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Clint Frazier’s silence following defensive woes speaks volumes

Clint Frazier has always had something to say, whether it was showing confidence he would win an outfield job or showing off his custom design cleats. But last night, Frazier was absolutely speechless following a dreadful showing in the outfield.

Frazier misplayed three balls; one was a run-scoring single, one was a run-scoring triple, and one nicked off his glove after he attempted to dive.

However, it wasn’t Frazier’s misplays that had fans fuming by the end of the night. Following the Yankees 8-5 loss to the Boston Red Sox, the Yankees PR Department announced Frazier declined to speak to the media, leaving Luke Voit, Aaron Hicks, and Aaron Boone to answer for him.

During Spring Training, the front office will coach the players on how to address the media on both good and bad days. But the bottom line is, it’s their responsibility to answer for their mistakes. Frazier eventually did address his situation with ESPN writer Cole Harvey–but he addressed them at 2 in the morning, four hours after the game concluded.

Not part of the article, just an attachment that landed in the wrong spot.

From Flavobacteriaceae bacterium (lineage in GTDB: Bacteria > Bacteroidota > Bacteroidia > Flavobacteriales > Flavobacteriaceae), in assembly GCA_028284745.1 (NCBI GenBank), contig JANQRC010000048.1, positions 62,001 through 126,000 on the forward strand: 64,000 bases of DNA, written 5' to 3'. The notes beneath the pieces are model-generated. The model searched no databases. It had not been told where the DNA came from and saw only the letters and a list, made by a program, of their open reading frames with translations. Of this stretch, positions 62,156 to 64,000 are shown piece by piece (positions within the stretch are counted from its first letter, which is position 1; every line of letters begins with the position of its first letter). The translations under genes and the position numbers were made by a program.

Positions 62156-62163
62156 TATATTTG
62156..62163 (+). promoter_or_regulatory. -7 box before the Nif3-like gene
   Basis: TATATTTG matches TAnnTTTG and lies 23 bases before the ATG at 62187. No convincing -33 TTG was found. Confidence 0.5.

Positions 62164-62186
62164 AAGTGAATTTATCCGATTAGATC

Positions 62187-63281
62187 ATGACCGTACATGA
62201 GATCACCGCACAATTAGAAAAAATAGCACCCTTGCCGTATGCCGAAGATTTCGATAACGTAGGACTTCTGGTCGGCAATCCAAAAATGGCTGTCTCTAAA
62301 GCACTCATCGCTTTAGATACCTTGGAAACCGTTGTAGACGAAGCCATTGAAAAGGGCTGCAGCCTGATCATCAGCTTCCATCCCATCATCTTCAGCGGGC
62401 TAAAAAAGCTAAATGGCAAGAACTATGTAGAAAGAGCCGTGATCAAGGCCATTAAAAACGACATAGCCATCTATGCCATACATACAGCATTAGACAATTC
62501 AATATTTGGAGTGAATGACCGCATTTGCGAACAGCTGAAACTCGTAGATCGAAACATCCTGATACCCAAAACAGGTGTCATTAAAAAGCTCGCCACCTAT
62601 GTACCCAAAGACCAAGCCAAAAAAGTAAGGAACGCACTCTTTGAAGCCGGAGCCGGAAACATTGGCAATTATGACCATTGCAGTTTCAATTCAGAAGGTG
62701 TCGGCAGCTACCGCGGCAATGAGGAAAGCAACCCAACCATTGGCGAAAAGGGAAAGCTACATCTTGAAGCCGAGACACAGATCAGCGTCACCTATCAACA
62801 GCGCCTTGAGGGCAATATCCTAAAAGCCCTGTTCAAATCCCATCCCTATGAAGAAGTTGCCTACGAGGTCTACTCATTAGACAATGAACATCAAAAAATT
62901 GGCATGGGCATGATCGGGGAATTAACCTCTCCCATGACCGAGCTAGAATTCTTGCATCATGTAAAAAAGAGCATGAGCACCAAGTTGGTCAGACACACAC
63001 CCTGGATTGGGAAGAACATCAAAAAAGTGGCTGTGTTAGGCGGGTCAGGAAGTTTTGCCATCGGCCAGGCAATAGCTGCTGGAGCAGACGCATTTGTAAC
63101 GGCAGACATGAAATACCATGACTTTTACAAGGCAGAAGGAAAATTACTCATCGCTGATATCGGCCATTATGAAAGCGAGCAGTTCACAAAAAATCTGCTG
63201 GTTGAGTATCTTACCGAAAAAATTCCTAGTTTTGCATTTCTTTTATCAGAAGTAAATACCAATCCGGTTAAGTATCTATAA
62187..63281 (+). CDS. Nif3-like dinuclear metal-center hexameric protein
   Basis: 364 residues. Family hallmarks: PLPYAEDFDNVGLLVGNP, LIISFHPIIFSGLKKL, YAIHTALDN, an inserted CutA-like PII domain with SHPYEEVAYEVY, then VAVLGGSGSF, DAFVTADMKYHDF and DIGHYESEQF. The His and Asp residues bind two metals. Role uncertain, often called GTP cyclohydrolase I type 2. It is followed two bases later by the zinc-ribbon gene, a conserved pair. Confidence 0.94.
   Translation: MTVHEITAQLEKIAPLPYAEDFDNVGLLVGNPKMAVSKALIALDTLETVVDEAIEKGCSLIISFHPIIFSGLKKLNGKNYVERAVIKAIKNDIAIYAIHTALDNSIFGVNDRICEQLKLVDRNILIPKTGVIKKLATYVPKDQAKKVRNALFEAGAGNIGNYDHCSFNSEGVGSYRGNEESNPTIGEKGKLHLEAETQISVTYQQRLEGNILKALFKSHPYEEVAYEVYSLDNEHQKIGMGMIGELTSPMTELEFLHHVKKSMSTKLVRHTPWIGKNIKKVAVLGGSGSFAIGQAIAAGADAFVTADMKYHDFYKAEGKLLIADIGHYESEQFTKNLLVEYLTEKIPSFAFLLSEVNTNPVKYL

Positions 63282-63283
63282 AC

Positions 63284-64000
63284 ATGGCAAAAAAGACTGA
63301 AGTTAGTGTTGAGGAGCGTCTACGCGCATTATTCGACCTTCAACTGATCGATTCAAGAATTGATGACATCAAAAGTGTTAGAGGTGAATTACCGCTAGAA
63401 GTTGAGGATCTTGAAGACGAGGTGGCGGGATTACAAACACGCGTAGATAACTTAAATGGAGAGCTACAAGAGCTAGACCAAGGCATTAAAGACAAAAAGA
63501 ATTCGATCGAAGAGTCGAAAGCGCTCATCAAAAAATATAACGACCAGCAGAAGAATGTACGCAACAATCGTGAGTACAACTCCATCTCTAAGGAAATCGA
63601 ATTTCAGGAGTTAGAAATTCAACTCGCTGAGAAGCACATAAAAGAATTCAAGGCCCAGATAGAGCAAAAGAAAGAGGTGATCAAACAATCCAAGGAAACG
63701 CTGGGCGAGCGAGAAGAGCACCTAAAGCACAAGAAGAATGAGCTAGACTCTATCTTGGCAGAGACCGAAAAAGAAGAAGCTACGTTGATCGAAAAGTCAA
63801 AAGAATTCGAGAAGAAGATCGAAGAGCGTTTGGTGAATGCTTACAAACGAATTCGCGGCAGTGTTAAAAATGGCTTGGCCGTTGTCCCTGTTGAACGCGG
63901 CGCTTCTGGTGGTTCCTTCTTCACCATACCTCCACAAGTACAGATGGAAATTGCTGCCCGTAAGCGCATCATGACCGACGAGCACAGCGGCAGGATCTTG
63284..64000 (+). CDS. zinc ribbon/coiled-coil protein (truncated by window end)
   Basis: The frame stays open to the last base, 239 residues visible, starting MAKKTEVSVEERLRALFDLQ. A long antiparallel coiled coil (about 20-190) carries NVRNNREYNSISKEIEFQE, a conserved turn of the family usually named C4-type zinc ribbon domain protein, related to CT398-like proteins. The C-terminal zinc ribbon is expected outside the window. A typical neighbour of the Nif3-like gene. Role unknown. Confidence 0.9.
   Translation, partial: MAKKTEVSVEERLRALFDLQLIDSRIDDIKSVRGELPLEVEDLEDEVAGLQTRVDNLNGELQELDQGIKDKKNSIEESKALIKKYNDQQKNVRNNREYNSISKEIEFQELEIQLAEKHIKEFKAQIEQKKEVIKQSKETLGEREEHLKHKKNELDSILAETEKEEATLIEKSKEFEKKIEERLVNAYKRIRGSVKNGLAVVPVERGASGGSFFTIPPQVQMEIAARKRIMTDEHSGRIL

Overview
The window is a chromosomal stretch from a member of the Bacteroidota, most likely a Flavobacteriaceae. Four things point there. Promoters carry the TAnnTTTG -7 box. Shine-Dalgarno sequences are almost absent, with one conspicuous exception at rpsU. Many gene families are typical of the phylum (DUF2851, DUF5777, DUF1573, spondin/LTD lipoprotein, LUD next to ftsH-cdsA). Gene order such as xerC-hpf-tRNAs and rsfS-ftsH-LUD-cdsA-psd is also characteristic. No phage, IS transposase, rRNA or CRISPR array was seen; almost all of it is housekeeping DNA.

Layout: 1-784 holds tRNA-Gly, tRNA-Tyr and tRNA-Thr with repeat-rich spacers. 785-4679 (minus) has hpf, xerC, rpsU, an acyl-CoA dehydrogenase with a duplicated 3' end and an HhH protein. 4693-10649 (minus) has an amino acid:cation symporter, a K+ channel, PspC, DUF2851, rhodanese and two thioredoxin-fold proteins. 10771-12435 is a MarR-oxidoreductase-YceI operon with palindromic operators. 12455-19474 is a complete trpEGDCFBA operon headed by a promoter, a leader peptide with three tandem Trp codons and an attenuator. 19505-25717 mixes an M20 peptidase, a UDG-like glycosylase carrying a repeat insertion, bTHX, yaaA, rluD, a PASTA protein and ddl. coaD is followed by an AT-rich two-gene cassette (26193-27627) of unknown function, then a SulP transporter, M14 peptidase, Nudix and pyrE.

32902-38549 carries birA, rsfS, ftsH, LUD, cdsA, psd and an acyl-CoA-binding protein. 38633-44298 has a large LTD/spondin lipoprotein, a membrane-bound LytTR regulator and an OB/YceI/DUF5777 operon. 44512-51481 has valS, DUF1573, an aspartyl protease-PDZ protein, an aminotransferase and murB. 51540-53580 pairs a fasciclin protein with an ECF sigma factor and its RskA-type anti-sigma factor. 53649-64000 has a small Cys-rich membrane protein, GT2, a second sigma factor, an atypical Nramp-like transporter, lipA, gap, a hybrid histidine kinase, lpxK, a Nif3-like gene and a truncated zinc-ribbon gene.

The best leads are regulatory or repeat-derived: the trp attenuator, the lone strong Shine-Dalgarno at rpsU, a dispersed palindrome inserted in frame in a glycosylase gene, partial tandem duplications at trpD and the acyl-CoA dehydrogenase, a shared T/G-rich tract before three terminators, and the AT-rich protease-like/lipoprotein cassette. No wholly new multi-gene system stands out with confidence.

The Yankees now have a situation on their hands. Should they remove Frazier from the field and have him DH for the time being? How long will it take for them to give him another chance in the outfield should they go the DH route? And how will they handle Frazier irresponsibly leaving his teammates out to dry after his three blunders cost them the game?

One thing is certain, the team will not let this slide; in 2011 Rafael Soriano blew a save and promptly avoided the media, leaving then-manager Joe Girardi and Derek Jeter to answer for him. Soriano eventually apologized for his unprofessional behavior, but not after the front office discussed the importance of handling the media.

If Mariano Rivera can address the media after losing the 2001 World Series, and if Gary Sanchez can address the media after he was benched in 2017, then Frazier can address the media after a bad day defensively. It’s understandable to be upset, but the cardinal rule for playing on a big market team is if you mess up, own to it.

Do not make your teammates clean up your mess.